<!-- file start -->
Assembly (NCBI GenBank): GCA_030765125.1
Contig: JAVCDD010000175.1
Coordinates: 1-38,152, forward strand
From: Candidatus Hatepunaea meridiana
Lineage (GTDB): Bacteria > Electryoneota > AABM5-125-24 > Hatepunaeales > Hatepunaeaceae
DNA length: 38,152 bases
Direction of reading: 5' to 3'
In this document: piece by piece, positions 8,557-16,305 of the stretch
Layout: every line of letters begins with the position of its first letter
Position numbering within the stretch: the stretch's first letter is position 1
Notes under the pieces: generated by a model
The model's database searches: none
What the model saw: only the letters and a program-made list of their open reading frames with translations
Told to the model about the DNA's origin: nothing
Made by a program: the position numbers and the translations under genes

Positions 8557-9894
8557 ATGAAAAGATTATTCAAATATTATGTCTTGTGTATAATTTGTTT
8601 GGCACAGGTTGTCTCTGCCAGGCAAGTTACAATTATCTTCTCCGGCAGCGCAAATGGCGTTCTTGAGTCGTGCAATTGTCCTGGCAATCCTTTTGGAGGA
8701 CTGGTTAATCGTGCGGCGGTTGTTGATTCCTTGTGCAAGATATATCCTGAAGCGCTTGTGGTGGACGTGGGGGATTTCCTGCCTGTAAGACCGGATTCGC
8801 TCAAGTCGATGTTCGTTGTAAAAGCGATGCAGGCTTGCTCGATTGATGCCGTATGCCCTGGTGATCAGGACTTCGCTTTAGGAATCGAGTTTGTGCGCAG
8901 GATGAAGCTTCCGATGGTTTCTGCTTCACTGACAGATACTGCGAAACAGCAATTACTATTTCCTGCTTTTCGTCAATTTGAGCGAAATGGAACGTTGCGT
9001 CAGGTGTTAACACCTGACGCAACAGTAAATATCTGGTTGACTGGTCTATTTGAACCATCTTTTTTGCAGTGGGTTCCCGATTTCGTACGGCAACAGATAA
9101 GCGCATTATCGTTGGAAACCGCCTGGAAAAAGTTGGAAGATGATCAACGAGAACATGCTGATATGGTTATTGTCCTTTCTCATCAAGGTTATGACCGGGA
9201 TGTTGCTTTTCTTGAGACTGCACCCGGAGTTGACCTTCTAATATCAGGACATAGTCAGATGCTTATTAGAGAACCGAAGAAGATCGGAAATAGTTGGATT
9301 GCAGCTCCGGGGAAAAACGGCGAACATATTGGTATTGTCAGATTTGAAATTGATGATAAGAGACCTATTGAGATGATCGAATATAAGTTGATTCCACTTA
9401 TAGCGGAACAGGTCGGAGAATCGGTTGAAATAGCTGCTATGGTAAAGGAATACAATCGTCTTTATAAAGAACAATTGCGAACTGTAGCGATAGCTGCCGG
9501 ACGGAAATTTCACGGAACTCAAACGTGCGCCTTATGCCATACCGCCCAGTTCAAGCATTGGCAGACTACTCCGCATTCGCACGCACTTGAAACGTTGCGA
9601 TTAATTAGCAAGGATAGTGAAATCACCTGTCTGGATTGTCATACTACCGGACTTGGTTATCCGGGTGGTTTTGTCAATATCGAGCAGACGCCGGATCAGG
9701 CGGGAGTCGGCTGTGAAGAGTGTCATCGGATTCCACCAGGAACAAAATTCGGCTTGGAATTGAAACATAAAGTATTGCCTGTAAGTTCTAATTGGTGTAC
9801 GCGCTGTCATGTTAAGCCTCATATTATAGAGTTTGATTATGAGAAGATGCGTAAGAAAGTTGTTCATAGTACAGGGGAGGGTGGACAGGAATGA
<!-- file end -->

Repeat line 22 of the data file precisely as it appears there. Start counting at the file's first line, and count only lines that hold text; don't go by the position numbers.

9001 CAGGTGTTAACACCTGACGCAACAGTAAATATCTGGTTGACTGGTCTATTTGAACCATCTTTTTTGCAGTGGGTTCCCGATTTCGTACGGCAACAGATAA